4 Tips for Mastering Storytelling in Your Marketing
What IS the secret to a good story? One that stays with someone long after they have read or heard it? One that can change things – a person, an action, a moment? Here are four tips for that will help you move from pushing content to mastering storytelling in your marketing.
A Great Story isn’t a Long Story
Today we are battling for mere seconds to interrupt and impact each other, and we are coming up against incredibly limited attention spans. A Microsoft study released in 2015 found that the average adult can remain focused for only 8 seconds, a full second less than a goldfish. So what can you say in 8 seconds?
Remove One Accessory
Coco Chanel famously advised that every woman should look in the mirror before leaving her home and remove one item. We have a tendency to over explain, over talk, and over sell. Find the distraction, the superfluous – and remove it.
Use a Photographic Eye
I began my professional career as a photographer in the 90s. I’ve had the opportunity to meet and photograph some remarkable people, from the cast and crew of Cirque du Soleil to the First Lady of Uganda, Mrs. Janet Musevini. One of the biggest challenges is finding that shot, the one that says everything without having to say a word. A great photo tells the story of a person, creature, or perhaps a place – in a moment in time. It captures and translates the moment into that 8-second digestible story.
When you look at the top of this post, what do you see? What story does it tell you about that moment? What does it make you feel now?
Write What You Know
Having a hard time telling the story? Stop looking at it from the outside. If you can’t relate to it, no one else will. It doesn’t matter whether the topic isn’t your specialty because THAT isn’t the story. The story is the dilemma your reader faces. It is the common relatable emotion or motivator that many people would feel when facing similar circumstances. Find yourself in the story and you can find others.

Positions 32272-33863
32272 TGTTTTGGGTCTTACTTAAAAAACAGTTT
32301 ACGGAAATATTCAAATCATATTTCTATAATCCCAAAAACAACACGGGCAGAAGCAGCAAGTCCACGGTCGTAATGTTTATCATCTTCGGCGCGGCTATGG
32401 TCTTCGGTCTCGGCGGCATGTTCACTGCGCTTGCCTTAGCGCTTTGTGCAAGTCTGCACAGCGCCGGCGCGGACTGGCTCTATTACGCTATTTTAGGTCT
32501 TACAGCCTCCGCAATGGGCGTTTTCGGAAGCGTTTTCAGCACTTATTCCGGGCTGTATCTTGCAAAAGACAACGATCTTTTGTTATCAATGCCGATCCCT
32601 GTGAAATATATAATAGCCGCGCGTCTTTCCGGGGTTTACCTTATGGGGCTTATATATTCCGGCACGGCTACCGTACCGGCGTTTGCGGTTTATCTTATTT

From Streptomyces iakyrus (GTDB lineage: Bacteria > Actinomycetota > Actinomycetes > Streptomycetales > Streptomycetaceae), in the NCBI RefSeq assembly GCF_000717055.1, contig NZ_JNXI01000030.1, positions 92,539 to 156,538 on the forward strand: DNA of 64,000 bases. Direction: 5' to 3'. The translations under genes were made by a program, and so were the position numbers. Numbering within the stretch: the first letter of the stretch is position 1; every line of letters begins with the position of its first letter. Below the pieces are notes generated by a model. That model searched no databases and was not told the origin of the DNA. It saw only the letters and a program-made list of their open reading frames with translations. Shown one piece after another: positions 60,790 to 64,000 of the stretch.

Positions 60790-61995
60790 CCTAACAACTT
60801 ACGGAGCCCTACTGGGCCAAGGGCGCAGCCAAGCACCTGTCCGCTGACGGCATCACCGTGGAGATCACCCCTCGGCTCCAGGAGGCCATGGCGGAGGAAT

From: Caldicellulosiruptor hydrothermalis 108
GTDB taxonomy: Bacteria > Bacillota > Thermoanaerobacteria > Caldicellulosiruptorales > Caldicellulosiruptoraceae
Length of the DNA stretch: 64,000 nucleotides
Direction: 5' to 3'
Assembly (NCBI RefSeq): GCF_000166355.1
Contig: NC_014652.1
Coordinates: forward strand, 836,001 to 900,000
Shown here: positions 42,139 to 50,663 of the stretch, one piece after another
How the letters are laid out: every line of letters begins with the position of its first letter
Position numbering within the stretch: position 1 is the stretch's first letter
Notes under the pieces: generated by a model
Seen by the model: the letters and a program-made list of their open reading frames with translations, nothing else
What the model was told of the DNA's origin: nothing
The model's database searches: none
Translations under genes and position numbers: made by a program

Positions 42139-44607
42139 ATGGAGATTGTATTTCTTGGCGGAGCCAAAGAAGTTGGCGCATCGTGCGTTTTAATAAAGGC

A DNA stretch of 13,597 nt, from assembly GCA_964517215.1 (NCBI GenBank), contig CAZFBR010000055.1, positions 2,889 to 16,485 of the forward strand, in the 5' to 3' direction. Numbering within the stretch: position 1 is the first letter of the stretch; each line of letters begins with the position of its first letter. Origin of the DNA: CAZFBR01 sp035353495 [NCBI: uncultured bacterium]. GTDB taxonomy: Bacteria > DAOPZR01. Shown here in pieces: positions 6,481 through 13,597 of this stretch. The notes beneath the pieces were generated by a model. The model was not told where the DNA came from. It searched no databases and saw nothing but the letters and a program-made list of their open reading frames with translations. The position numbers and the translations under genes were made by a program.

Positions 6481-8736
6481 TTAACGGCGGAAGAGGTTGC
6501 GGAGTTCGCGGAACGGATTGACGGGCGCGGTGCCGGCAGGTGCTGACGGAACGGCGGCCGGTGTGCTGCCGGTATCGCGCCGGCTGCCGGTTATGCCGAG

60 Second Read – Marketing to People
I’ve been working in marketing in some form since 1996. What began as a crash course in promotional marketing as a photographer evolved and grew into a long career in B2B and B2C marketing. From architecture, pharma, tech, food, and even pet care, countless hours have been spent in strategic meetings with clients and partners discussing our “audience” and how to best market to that “consumer”, “brand”, or “target audience”. As marketers and business people, we have a tendency to over analyze. Even when we think we are lasered in and we talk about the personas, we are disconnecting ourselves from the easier answer, we are over complicating things.
I believe personas and target audiences are important, I also can speak to unique challenges when marketing as a B2B business provider versus direct to consumer as a B2C. However, I firmly believe that we need to remember that no matter what we are marketing and to whom – brand or consumer, we need to peel back the layers and remember that at the core, who we are marketing to is quite simple.
We are marketing to people. People like us.
The challenge lays not in who, but what. Are we marketing a product or service? A solution, distraction, education, or entertainment? Figure that out and then we just need to remember that all people are driven and motivated either intrinsically or extrinsically. There is no magic around basic motivational behavioral psychology.
Determine what you are marketing and how it serves the intrinsic and/or extrinsic needs of yourself and others and then tell THAT story. Step back and stop over thinking, and stop wasting hours on meetings that over complicate the process.
Thoughts on Branding